Russian military hit with another setback after deadly missile-site blast
MOSCOW -- Russia's military, whose reputation has been beleaguered by a series of deadly mishaps, was hit with yet another setback following an explosion at its main nuclear-research site while military personnel were attempting to develop new weapons.
The blast on August 8 occurred during a test of a nuclear-powered missile, resulting in the death of five staff members and releasing elevated radiation levels.
It is the third deadly incident to hit the country's military since July.
The closed city of Sarov in Nizhny Novgorod Province, about 500km (300 miles) east of Moscow, held a memorial service on Sunday (August 11) for those killed in the explosion, RIA Novosti reported.
The decree identified the five victims as staffers of the Russian Federal Nuclear Centre.
During the Cold War, Sarov was a top-secret city known as Arzamas-16. The centre produced the Soviet Union's first nuclear weapons. It is still a closed city accessible only with special passes.
The accident occurred during testing of a missile on an offshore platform in far northern Arkhangelsk Province, Russia's nuclear agency, Rosatom, said.
Fuel exploded and the blast blew staff members into the sea, it said.
The blast was reportedly related to the 9M730 Burevestnik nuclear-powered cruise missile, known by NATO as SSC-X-9 Skyfall.
Authorities initially released few details of the accident at the Nyonoksa test site on the White Sea, used for testing missiles deployed in nuclear submarines and ships since the Soviet era.
Rosatom, the nuclear agency, Monday (August 12) honoured the memory of its five dead staffers, vowing to continue developing weapons.
"The best way to commemorate them will be our further work on the new weapons," Rosatom Director-General Alexey Likhachev was quoted as saying by agencies.
The nearby city of Severodvinsk recorded elevated radiation levels following the accident, and panicked residents rushed to buy iodine, which can help prevent the thyroid gland from absorbing radiation.
"People started to panic. Within a matter of an hour all the iodine and iodine-containing drugs were sold out," pharmacist Yelena Varinskaya told AFP.
Russian online media published an unattributed video that reportedly showed ambulances speeding through Moscow to a centre that specialises in the treatment of radiation victims.
Ankit Panda of the Federation of American Scientists noted on Twitter that the missile "is suspected to have some sort of a miniaturised reactor in its propulsion unit" and added, "A crash likely resulted in not-insignificant radioisotope dispersion."
Researchers checked levels in Severodvinsk and confirmed a brief spike, Alexander Chernyshov, deputy chief of research at the Sarov nuclear centre, said in a video statement on Sunday.
Isotope power sources have potential dangers for those working with them, Boris Zhuikov, a chemist at the Institute for Nuclear Research in Moscow, told the independent RBK news site.
"If they are destroyed, people who are nearby could be hurt. Isotope sources use various types of fuel: plutonium, promethium or cerium," Zhuikov said.
In 1986, the Soviet Union suffered the world's worst nuclear accident at Chernobyl, a disaster that authorities initially attempted to cover up.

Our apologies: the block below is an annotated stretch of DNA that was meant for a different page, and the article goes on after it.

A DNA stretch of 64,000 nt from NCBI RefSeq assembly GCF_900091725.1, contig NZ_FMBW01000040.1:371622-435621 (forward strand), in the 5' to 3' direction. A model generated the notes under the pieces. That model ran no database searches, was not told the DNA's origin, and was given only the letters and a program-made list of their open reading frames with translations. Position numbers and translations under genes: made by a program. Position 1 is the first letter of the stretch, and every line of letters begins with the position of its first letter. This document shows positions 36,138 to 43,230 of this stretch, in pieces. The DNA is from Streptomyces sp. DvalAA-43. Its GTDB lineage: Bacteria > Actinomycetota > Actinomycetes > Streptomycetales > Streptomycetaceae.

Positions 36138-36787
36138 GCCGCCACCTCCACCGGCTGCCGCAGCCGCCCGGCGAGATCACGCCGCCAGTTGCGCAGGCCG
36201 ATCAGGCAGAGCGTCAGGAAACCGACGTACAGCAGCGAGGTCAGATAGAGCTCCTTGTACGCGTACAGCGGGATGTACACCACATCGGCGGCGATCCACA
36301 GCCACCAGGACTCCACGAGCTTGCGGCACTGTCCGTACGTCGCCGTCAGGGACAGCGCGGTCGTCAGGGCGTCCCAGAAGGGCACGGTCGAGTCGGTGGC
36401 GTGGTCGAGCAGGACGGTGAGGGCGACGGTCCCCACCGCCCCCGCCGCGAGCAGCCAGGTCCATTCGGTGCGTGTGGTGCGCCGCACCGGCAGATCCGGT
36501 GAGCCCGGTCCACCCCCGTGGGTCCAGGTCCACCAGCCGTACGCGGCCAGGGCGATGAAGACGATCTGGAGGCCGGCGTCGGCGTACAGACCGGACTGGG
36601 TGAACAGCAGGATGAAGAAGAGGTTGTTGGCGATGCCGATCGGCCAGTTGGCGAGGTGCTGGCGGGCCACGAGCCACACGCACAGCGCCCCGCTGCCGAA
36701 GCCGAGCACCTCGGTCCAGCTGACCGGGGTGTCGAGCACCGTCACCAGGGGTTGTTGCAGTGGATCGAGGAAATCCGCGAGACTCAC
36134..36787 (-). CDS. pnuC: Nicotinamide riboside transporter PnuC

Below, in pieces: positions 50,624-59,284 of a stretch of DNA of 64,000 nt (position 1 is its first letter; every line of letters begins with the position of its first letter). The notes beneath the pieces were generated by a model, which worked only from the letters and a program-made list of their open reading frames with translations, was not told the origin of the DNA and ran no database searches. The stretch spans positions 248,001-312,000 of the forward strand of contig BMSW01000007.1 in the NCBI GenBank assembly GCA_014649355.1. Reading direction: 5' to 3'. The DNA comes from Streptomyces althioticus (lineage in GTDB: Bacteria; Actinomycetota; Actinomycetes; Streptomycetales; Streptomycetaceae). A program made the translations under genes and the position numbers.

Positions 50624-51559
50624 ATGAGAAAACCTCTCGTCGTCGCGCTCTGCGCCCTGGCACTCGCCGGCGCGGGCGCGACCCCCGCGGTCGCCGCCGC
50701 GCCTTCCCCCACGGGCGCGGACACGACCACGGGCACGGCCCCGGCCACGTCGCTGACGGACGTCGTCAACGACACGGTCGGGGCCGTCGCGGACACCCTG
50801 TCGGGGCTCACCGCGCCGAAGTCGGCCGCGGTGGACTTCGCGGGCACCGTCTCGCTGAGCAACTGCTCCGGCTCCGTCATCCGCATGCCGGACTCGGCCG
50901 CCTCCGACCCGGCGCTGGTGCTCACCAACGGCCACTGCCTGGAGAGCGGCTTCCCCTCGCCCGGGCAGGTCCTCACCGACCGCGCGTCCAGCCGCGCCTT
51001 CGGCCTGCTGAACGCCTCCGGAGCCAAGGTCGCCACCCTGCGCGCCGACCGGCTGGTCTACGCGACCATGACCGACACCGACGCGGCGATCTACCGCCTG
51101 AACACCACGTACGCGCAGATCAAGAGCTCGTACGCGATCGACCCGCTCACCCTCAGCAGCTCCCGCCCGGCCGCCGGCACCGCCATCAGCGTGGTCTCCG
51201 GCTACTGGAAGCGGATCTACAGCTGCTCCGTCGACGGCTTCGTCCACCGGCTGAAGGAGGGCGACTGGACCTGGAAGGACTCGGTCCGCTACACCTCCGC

A multitude of military disasters
The explosion on August 8 is one in a string of disasters and accidents to hit the country's military and fans growing concerns over Russia's defence systems.
Earlier in August, the town of Achinsk in Krasnoyarsk Province suffered explosions on multiple days at an ammunition depot.
The first explosion August 5 killed one person. Multiple explosions August 9 during a mine clearance operation at the same site injured at least nine persons, according to Euro News.
Meanwhile, on July 1, 14 Russian seamen were killed in a fire on a deep submersible, the country's Defence Ministry said.
Of the 14 victims, seven were the high ranking naval officers, suggesting that it was not an ordinary assignment. It is unknown how many seamen were on board the sub.
The Novaya Gazeta newspaper cited sources as saying that the accident took place on a nuclear AS-12 mini-submarine, also known as Losharik, which is capable of going to extreme depths. Little is known about the AS-12, which was launched in 2003 and is designated for research, rescue and special military operations.
Russia's aging military equipment has been the focus of other deadly incidents, many of which occurred in the post-Soviet period.
In August 2000, the Kursk submarine sunk in the Barents Sea with the loss of all 118 aboard. An inquiry found that a torpedo had exploded, detonating all the others.
Putin, who stayed on holiday for several days after the disaster, was criticised for his response.
Moscow also controversially turned down foreign offers of assistance for the rescue effort.
In another accident in 2008, 20 Russians -- three naval officers and 17 civilians -- were killed by poison gas after a vessel's fire-extinguishing system was accidentally activated during trials in the Sea of Japan.
Then in 2011, one of Russia's biggest nuclear submarines, the Yekaterinburg, caught fire while undergoing repairs in dock in the northern Murmansk region.
Later it was reported the sub was armed with long-range nuclear missiles when it caught fire.